The war was up north in Haifa, Nahariya and Kiryat Shmona…. The war was also in the Israeli Arab city of Nazareth, where two children were killed by a Katyusha rocket, and also in Mughar, my favorite Arab village on a cliff overlooking the Sea of Galilee, where a teen-age girl was hit by a rocket.
About 60 percent of the 1.3 million Israeli Arab citizens live in Haifa and Northern Israel. They are almost all opposed to the war. About 20 percent of Israel’s 5.5 million Jews live in Haifa and Northern Israel. The vast majority support the Israel Army’s attempt to wipe out Hezbollah’s stock of over 10,000 missiles.
All together over 1.5 million Jews and Arabs from Haifa and the Galilee have fled to relatives and hotels in the south or have been living in dank shelters used only for storage for decades.
I spent two weeks in the safety of Jerusalem and Tel Aviv areas where most Israeli Jews live…. I found peace and tranquility in the guest house of Neve Shalom/Wahat al-Salam, the “Oasis of Peace” where about 200 Jews and Arabs live together. On the lawn beside the pool, Jewish and Arab mothers watched their children playing together….
A couple of carloads of adult residents of the village went down to Tel Aviv one evening to join 5,000 protesters against the war. They heard Uri Avnery, the 80-year-old peacenik… accusing the Israel Government of repeating the unprovoked assault on Lebanon in 1982. Ehud Olmert, Avnery declared, was repeating the plan of his mentor, Ariel Sharon, to destroy the Muslims in Lebanon and set up a friendly Christian government. About 40 percent of the Lebanese are Christians.
Avnery’s conspiracy theory fails to take into account that this war was provoked by Hezbollah’s capturing two Israeli soldiers [and killing eight] and demanding a ransom of hundreds of Arab prisoners being held by Israel.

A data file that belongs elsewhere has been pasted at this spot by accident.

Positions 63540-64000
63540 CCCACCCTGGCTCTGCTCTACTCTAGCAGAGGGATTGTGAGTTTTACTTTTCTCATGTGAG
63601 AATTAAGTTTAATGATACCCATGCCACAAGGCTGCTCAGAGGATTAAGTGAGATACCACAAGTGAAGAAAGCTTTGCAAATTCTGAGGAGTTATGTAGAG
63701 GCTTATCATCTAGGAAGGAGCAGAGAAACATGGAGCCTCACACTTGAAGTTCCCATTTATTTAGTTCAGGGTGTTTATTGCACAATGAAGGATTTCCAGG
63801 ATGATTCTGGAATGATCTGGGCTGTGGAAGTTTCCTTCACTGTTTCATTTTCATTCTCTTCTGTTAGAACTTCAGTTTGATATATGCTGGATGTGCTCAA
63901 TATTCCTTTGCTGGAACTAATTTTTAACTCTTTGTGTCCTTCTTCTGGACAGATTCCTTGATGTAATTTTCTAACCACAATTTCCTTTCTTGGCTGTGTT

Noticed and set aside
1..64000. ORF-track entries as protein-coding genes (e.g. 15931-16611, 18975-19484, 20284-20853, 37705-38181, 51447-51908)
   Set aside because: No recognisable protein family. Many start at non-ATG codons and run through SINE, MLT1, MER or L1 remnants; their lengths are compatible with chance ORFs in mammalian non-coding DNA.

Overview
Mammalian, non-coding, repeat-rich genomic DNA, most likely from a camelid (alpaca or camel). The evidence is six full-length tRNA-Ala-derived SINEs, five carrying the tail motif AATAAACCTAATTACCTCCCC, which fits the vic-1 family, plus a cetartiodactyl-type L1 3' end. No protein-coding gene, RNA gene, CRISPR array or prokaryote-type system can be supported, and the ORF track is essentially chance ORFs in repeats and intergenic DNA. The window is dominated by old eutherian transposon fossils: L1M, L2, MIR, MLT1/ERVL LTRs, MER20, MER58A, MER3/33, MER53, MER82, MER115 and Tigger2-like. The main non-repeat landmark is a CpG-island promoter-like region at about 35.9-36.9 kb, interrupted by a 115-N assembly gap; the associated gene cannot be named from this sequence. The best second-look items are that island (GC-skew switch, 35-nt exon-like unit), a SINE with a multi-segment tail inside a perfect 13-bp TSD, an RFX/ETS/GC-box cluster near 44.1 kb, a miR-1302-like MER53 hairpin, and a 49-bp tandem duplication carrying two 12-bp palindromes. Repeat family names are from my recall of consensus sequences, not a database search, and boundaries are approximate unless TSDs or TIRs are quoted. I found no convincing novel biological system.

Olmert refused to play by the rules. Instead of negotiating the number of prisoners to be released as Sharon had done before him, Olmert ordered a massive attack on Hezbollah and its lines of reinforcement, including trucks from Syria and cargoes by air to the Beirut airport and by sea to Lebanese ports….
In contrast to Avnery, Lova [Arie] Eliav, the 84-year-old veteran peacenik, finds this war similar to the 1947-48 War of Independence.
In my last day in Israel, I spent a pleasant hour with Lova drinking tea and eating Tanya Eliav’s famous tiny apple pancakes. Lova Eliav lost his position as [general secretary of the Labor party] some thirty years ago for daring to talk about peace with an aide to Yassir Arafat, Issam Sartawi. (I have founded the “Eliav-Sartrawi Pioneers of Peace” Journalism Prizes which are awarded annually by Search for Common Ground.)
Eliav told me that like Israel’s fight for freedom in 1947-48, this was a war that was forced on Israel. The rockets aimed at Israel had to be eliminated (in accordance with the UN resolution) if the Jews and Arabs in the Galilee and Haifa are to continue to live in peace.
Eliav had a message for the powers that are discussing a NATO force to patrol the Lebanese-Israel border similar to the NATO force in Kosovo. “It is imperative,” said Lova, “that this force include Arab elements, primarily from the well-trained Bedouin army of Jordan and from Egypt. Moroccans and Tunisians might also be added. Only Arabs can keep Hezbollah disarmed.”
I only hope that Lova’s vision of Arab armies controlling Hezbollah will have a better fate than his talks with Sartawi for peace with the Palestinians [Sartawi was assassinated by another Palestinian].